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Frederick H. Dyer, Compendium of the War of the Rebellion: Regimental Histories 533 533 Browse Search
The Atlanta (Georgia) Campaign: May 1 - September 8, 1864., Part I: General Report. (ed. Maj. George B. Davis, Mr. Leslie J. Perry, Mr. Joseph W. Kirkley) 38 38 Browse Search
Southern Historical Society Papers, Volume 22. (ed. Reverend J. William Jones) 14 14 Browse Search
Thomas Wentworth Higginson, Massachusetts in the Army and Navy during the war of 1861-1865, vol. 1, Condensed history of regiments. 13 13 Browse Search
Thomas Wentworth Higginson, Massachusetts in the Army and Navy during the war of 1861-1865, vol. 2 12 12 Browse Search
Col. O. M. Roberts, Confederate Military History, a library of Confederate States Military History: Volume 12.1, Alabama (ed. Clement Anselm Evans) 11 11 Browse Search
Harper's Encyclopedia of United States History (ed. Benson Lossing) 10 10 Browse Search
General Joseph E. Johnston, Narrative of Military Operations During the Civil War 8 8 Browse Search
Horace Greeley, The American Conflict: A History of the Great Rebellion in the United States of America, 1860-65: its Causes, Incidents, and Results: Intended to exhibit especially its moral and political phases with the drift and progress of American opinion respecting human slavery from 1776 to the close of the War for the Union. Volume II. 8 8 Browse Search
Alfred Roman, The military operations of General Beauregard in the war between the states, 1861 to 1865 8 8 Browse Search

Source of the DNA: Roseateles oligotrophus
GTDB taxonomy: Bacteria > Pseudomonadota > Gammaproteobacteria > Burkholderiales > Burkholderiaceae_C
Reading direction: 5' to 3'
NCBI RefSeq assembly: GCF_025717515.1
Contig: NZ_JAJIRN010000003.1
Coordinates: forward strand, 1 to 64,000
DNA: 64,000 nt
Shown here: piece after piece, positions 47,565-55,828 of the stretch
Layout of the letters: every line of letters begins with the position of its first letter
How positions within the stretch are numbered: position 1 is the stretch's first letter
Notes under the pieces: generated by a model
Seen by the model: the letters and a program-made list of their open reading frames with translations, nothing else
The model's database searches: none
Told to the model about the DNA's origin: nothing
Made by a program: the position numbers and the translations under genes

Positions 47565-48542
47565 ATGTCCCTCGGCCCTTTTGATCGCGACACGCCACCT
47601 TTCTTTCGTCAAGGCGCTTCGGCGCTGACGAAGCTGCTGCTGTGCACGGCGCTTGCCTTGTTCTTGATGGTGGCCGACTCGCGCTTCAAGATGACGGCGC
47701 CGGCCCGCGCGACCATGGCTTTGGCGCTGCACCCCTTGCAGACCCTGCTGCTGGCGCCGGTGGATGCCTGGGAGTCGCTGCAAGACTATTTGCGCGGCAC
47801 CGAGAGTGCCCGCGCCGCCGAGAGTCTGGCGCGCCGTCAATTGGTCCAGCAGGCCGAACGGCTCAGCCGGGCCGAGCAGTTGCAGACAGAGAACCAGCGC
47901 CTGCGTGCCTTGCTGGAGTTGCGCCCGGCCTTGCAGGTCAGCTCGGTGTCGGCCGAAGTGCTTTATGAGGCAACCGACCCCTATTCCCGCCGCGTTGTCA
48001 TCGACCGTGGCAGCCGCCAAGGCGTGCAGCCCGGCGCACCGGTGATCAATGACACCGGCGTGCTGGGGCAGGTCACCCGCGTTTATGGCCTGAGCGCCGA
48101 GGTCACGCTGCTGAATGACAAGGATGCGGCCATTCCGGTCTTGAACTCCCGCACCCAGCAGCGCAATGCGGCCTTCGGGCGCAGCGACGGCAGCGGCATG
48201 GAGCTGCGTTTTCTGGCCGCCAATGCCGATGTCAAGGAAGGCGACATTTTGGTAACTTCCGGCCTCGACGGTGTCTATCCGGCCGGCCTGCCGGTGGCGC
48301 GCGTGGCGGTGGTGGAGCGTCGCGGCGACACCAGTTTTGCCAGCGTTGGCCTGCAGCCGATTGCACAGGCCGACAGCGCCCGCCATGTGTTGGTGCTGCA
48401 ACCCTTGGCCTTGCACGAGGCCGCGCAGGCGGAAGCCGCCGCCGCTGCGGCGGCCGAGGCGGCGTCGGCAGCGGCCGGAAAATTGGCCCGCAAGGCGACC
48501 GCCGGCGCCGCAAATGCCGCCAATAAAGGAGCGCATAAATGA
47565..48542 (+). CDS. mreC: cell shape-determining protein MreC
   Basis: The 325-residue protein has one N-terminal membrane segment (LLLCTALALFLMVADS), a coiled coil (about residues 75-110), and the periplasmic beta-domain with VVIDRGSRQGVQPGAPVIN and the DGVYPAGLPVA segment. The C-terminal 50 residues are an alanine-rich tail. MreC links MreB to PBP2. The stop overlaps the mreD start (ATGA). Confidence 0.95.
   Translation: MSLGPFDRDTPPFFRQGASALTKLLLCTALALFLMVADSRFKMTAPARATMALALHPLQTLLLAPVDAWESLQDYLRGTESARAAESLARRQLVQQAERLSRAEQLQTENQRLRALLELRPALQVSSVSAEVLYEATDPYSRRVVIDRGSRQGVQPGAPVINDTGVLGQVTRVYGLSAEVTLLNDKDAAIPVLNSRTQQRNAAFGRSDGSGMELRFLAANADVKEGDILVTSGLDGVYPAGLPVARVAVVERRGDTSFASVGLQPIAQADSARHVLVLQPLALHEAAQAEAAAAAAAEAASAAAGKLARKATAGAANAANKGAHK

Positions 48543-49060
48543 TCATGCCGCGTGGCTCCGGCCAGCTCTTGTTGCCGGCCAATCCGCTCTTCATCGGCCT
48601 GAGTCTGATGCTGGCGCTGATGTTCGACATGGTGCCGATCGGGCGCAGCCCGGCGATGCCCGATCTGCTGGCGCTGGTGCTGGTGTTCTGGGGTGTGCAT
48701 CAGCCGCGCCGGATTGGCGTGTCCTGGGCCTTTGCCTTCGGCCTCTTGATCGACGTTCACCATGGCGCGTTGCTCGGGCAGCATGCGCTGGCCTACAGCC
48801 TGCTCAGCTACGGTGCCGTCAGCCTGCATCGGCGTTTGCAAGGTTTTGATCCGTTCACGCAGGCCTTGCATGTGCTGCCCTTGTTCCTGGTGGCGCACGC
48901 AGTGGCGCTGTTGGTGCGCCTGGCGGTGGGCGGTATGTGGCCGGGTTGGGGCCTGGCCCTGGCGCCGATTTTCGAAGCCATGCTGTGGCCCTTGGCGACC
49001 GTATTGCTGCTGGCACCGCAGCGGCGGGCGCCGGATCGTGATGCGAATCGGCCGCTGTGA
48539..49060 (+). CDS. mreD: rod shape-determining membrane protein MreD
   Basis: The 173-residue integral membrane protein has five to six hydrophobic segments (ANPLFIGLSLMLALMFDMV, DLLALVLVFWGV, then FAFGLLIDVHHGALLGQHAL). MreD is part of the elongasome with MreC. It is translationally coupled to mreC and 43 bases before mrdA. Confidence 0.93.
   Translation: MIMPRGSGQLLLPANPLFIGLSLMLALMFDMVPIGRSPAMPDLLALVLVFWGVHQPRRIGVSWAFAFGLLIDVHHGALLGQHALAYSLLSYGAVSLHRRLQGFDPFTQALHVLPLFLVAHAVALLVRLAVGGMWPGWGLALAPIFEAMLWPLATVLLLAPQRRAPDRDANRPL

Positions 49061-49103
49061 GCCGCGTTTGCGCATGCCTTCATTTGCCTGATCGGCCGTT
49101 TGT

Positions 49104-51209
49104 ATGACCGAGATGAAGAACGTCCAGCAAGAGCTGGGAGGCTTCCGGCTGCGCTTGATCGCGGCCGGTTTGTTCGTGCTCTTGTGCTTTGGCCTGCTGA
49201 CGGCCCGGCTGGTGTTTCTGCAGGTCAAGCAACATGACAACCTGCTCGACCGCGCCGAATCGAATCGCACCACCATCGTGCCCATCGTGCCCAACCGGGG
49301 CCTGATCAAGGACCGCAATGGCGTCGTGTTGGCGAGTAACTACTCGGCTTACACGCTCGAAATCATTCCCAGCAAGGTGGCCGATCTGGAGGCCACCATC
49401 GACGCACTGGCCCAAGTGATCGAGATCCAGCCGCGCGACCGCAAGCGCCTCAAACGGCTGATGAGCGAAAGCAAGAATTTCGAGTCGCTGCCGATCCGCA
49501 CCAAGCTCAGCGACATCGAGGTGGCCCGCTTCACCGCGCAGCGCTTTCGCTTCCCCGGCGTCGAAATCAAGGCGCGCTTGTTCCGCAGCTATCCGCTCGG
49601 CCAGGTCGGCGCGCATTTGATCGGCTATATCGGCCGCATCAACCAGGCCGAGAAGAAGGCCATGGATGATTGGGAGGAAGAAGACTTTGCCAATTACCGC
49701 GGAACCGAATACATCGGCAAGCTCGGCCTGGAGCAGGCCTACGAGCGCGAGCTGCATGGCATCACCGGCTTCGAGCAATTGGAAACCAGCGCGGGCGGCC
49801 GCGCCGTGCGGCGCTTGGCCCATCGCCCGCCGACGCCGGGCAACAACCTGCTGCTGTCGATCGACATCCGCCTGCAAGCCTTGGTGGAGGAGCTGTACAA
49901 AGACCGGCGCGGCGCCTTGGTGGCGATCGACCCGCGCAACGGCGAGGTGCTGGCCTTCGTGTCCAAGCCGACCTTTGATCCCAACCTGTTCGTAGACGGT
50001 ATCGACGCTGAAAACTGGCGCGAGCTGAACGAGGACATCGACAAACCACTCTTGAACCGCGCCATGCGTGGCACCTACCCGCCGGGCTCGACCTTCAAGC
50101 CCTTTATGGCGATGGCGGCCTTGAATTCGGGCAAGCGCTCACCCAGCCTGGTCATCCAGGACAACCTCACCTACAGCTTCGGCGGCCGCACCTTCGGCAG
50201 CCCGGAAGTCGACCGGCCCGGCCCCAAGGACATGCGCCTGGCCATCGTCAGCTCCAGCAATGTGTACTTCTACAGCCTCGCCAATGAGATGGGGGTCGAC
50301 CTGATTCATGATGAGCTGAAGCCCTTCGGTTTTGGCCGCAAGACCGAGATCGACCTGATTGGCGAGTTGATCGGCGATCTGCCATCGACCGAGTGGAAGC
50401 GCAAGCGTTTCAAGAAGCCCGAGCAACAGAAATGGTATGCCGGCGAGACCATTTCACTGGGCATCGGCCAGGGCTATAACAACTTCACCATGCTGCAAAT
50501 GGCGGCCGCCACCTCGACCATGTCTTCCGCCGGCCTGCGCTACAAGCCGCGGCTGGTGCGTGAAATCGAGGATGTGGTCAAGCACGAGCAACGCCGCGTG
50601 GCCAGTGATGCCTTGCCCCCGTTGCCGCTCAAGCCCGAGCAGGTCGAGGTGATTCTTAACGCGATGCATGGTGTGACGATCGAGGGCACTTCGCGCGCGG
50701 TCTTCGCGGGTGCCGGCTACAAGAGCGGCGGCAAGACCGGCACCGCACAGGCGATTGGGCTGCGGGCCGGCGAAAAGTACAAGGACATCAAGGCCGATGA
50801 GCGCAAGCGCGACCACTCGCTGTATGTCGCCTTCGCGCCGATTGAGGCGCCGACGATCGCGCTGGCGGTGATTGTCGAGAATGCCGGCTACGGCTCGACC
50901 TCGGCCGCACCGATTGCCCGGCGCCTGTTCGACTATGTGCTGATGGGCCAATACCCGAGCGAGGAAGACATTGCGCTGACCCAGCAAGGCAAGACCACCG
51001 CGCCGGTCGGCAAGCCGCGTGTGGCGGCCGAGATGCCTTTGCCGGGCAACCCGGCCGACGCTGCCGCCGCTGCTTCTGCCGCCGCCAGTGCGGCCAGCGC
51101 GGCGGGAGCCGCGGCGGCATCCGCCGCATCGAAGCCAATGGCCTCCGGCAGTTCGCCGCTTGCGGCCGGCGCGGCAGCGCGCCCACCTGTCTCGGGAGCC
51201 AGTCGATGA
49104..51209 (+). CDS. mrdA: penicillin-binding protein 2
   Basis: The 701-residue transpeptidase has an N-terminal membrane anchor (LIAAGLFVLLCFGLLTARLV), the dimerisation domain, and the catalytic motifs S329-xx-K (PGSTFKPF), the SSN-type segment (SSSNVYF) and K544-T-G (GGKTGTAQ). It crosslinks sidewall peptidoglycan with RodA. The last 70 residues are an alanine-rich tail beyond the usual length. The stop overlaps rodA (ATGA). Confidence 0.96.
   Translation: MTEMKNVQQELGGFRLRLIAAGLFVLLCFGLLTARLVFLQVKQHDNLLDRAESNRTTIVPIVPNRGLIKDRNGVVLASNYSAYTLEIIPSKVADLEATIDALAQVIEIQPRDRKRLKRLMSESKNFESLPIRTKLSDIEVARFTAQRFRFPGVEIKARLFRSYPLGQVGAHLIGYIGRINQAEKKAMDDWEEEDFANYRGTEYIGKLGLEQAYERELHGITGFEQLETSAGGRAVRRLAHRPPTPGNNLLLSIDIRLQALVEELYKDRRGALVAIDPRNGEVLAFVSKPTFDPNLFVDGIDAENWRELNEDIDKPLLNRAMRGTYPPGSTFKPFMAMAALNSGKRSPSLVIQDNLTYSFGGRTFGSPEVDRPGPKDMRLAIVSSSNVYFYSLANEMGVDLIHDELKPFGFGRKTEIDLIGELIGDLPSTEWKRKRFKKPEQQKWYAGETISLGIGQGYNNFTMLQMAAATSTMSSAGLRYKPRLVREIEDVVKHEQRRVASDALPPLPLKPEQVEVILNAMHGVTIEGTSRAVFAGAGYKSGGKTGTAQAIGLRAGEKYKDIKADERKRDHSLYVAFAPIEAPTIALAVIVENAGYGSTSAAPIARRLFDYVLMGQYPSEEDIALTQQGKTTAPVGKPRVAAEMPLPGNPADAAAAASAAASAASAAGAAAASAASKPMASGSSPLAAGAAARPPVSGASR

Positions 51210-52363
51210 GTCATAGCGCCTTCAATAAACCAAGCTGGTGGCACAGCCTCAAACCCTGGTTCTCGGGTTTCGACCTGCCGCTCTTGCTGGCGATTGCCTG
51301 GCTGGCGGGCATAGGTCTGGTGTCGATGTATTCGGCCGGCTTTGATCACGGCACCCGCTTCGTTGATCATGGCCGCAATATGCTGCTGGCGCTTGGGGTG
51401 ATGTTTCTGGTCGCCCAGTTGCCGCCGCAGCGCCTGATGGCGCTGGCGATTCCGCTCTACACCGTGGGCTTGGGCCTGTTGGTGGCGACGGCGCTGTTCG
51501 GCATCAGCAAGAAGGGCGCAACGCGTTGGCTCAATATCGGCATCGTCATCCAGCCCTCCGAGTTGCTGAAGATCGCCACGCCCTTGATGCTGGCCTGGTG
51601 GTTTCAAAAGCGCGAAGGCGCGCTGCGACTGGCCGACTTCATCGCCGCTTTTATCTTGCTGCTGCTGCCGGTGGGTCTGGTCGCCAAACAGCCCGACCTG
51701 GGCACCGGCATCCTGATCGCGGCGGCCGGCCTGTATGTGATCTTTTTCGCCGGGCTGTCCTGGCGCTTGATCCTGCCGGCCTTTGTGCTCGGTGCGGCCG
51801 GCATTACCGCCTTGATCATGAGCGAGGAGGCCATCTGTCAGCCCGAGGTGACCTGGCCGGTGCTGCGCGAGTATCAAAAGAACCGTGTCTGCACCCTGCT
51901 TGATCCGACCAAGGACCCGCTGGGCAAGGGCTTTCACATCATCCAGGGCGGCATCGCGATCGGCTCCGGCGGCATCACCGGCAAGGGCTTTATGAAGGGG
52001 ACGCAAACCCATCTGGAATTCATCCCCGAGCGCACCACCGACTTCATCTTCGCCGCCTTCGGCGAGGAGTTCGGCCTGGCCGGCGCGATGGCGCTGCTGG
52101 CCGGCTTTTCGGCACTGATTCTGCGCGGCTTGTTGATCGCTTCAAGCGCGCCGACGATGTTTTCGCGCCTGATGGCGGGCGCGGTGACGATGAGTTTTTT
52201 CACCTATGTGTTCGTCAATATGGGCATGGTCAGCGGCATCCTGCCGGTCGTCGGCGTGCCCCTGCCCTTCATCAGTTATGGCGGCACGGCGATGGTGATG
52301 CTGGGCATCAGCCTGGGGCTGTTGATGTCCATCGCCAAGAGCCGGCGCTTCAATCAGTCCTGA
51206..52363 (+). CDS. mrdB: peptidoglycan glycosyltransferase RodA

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Browsing named entities in Rebellion Record: a Diary of American Events, Diary from December 17, 1860 - April 30, 1864 (ed. Frank Moore). You can also browse the collection for May 16th or search for May 16th in all documents.

Your search returned 6 results in 6 document sections:

polis station and the pier of the Naval Academy, then just completed by the skilful engineer corps of the Thirteenth New York Regiment. A long train of cars carried the Thirteenth Regiment on an excursion over the new road to a short distance beyond the city. They were accompanied with a full band of music, and as the train moved off a salute was fired from the Naval School. The regiment marched back to the city, and much enthusiasm was manifested by the citizens.--National Intelligencer, May 16. Ross Winans was arrested at the Relay c House, on the Baltimore and Ohio road, by the federal officers. Governor Hicks, with others, endeavored to have him released on security, but this was refused, and he was placed under guard.--Philadelphia Press, May 15. Governor Andrew, in an address to the t two branches of the Legislature of Massachusetts, delivered to-day, says :-- This is no war of sections,--no war of North on South. It is waged to avenge no former wrongs, nor to